A new article published in Early Childhood Research Quarterly indicates that receiving an additional year of preschool education benefits disadvantaged children. The authors conducted a study of children participating in a daily preschool programme in Harrisburg, Pennsylvania, who were largely from disadvantaged backgrounds. They compared the outcomes of the children who participated for two years (entering at age three) and one year (entering at age four). Assessments were conducted simultaneously across participating schools by a team of research assistants in the autumn of each year. The findings showed that receiving a second year of preschool led to significant improvements in the children’s early literacy and numeracy skills and school readiness.
However, a new paper by Canadian researchers offers a different perspective. The authors investigated the long-term effects of the length of early childhood education using a variation created by a policy experiment in British Columbia in the late 1980s. The experiment resulted in a period where some children attended kindergarten for only six months, and others for sixteen months (compared to the usual ten months). The pupils were tracked over time, and of the original sample, 82,499 pupils were tracked as far as their grade ten (age 16/17) maths and reading tests. The authors found that “long kindergarten” reduced grade ten maths scores by about 2.6% of a standard deviation, and reading scores by about 6.2% of a standard deviation, though only the latter is statistically significant. The findings also implied that being in kindergarten longer increased the probability of grade repetition. Negative effects were highest for disadvantaged pupils and males. However, the authors note that the strong negative effect for long kindergarten may also arise from larger class sizes, the relatively lower age for this group, and the fact that they may have spent time in a low-quality kindergarten instead of being at home or in formal daycare.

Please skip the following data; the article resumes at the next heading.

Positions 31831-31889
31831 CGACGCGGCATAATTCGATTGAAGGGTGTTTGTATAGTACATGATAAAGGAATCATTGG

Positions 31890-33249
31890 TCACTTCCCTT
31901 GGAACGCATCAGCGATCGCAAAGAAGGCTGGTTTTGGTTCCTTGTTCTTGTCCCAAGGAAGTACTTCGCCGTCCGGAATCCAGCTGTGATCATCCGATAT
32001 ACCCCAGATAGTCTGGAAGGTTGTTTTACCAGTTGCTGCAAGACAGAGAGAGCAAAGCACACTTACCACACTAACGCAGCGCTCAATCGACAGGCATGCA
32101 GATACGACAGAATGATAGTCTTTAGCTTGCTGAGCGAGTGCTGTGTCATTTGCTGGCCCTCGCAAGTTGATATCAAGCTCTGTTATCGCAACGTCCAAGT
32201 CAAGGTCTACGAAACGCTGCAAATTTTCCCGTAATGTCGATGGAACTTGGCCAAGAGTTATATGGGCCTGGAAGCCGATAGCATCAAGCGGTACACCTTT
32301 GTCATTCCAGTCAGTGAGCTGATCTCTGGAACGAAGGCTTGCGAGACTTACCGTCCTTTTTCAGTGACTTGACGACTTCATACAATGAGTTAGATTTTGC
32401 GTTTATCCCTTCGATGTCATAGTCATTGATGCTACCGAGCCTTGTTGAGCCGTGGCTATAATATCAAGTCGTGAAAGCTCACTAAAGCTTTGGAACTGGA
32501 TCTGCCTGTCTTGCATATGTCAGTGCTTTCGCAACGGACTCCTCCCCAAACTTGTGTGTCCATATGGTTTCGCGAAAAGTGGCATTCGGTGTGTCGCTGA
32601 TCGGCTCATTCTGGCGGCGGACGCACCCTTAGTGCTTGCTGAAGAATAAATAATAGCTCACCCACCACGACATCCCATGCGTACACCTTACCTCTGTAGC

Sources: One Versus Two Years: Does Length of Exposure to an Enhanced Preschool Program Impact the Academic Functioning of Disadvantaged Children in Kindergarten? (2013), Early Childhood Research Quarterly, 28(4).
The Long-run Impacts of Early Childhood Education: Evidence from a Failed Policy Experiment (2013), Economics of Education Review, 36.